At one gig, we had weekly “code presentations” where a developer would get up and explain a recent change they made to the code, whether it be a new feature, a refactor or a bug fix. It was meant to be a short presentation, no longer than 30 minutes, and not overly code heavy. Code would be presented, but only for parts that were interesting or important. Questions would be taken from the other developers throughout.
The rotation came around to “Edward” and he showed part of a recent change, a really important
if statement. He couldn’t explain it. He couldn’t even explain in the simplest terms what the statement did. After 30 seconds, it was clear he didn’t even know what an
if statement did.
There was nothing wrong with the code—it did what it was supposed to—but Edward couldn’t explain what it was doing, or how. It was perfectly clear to the rest of us.
I was perplexed.
- How did this code get checked-in?
- How did he write this code?
- Who organized this presentation for him? Why would he show code he didn’t even understand?
In the coming weeks, I found out what happened. Edward would try to check something in, but when the lead got it, he’d rewrite it so it made sense and worked. Then the lead would check it in, leaving Edward’s name on it. And just like his code, the lead threw the presentation together.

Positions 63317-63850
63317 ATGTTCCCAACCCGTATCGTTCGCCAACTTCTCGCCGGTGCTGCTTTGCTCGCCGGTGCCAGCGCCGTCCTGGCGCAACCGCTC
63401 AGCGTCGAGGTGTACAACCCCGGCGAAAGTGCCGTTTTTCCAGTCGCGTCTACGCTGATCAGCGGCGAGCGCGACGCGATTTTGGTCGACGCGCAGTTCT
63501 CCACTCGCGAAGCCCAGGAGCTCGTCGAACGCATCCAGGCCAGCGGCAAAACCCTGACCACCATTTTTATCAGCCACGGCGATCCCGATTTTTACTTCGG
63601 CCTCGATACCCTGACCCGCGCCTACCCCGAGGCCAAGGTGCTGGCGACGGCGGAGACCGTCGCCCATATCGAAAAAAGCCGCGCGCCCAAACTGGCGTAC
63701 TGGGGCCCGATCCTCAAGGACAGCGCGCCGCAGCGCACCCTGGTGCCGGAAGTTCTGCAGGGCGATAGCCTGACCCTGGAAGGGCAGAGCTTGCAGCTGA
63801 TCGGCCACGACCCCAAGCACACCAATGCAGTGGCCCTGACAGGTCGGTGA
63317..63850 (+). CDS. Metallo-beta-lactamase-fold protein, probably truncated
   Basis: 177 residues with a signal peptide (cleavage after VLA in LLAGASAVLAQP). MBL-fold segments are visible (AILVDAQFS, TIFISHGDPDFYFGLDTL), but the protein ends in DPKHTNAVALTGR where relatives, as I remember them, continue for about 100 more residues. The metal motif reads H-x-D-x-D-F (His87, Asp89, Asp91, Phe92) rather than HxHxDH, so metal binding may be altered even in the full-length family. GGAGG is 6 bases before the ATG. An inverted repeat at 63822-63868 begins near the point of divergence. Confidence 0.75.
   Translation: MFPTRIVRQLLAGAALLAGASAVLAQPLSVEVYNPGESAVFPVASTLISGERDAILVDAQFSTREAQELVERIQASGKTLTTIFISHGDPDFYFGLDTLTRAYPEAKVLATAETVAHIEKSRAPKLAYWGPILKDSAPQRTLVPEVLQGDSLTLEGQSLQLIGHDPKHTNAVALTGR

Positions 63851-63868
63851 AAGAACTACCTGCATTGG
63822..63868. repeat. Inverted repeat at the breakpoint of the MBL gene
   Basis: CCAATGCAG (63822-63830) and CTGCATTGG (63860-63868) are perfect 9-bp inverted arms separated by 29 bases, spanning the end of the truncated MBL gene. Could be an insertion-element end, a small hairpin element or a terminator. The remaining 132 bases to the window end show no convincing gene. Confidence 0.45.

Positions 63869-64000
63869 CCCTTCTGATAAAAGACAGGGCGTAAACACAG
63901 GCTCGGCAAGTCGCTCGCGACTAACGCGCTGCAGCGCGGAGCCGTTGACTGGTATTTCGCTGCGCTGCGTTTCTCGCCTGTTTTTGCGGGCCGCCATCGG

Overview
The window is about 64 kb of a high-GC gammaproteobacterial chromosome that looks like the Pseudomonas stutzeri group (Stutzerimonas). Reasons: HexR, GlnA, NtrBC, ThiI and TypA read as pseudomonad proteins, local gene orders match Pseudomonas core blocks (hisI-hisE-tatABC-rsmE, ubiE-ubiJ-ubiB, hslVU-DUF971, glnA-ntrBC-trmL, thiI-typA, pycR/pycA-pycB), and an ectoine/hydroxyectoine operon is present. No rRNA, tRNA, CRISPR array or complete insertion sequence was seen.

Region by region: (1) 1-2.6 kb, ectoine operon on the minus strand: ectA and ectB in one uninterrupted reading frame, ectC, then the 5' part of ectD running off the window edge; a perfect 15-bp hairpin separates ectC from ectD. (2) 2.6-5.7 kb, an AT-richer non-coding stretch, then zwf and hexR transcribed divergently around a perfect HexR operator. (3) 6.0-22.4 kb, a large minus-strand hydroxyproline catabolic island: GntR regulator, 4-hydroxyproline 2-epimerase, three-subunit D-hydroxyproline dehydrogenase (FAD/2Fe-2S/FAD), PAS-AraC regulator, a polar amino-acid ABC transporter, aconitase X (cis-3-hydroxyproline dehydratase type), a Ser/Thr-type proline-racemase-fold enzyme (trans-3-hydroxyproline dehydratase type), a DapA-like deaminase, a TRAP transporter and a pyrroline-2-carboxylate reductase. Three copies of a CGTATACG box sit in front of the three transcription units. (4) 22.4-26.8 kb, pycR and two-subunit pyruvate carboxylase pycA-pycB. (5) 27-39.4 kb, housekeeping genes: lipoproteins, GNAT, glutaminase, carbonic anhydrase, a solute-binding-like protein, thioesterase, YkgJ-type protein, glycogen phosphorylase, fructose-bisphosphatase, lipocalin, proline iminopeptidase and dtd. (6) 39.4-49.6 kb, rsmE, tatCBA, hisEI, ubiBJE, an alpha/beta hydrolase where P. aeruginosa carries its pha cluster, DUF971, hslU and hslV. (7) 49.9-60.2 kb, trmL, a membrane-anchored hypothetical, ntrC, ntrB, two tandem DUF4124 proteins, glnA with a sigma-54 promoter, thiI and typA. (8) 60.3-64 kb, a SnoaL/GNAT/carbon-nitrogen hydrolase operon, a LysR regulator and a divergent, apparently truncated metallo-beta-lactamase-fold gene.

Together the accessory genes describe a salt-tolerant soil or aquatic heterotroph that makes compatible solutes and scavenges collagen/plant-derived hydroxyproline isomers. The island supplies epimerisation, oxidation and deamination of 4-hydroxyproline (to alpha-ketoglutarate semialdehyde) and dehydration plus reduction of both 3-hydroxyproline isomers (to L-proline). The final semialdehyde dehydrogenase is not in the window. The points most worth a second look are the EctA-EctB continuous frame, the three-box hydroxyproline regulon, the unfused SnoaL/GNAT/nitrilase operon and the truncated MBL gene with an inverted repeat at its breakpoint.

Edward was in a largely administrative job. While he in his forties, he was making less than a lot of the software engineers who were fresh college graduates. He had a family to support and he decided he wanted to make at least what the new college graduates did.
So he started taking programming classes at night. He learned a language we used on a lot of our projects (I think it was C#). He was given a chance as a junior programmer on our project. But from this presentation, it was clear he didn’t know an
if from a
while or an
He was learning a language, but he wasn’t learning software engineering.
I felt bad for the guy. I liked Edward. I think everyone did. I think the lead was trying to “lift him up”. But it was clear he didn’t understand how to program. He wanted the money but didn’t have the skill.
I transferred to another department and I’m not sure what happened with Edward. He got another job eventually when the company lost the recompete on the single contract that was keeping them in business. I hope he eventually learned how to program because he really wanted—probably needed—to earn a better living.
If an engineer can’t explain their own code, there’s a good chance they didn’t write it.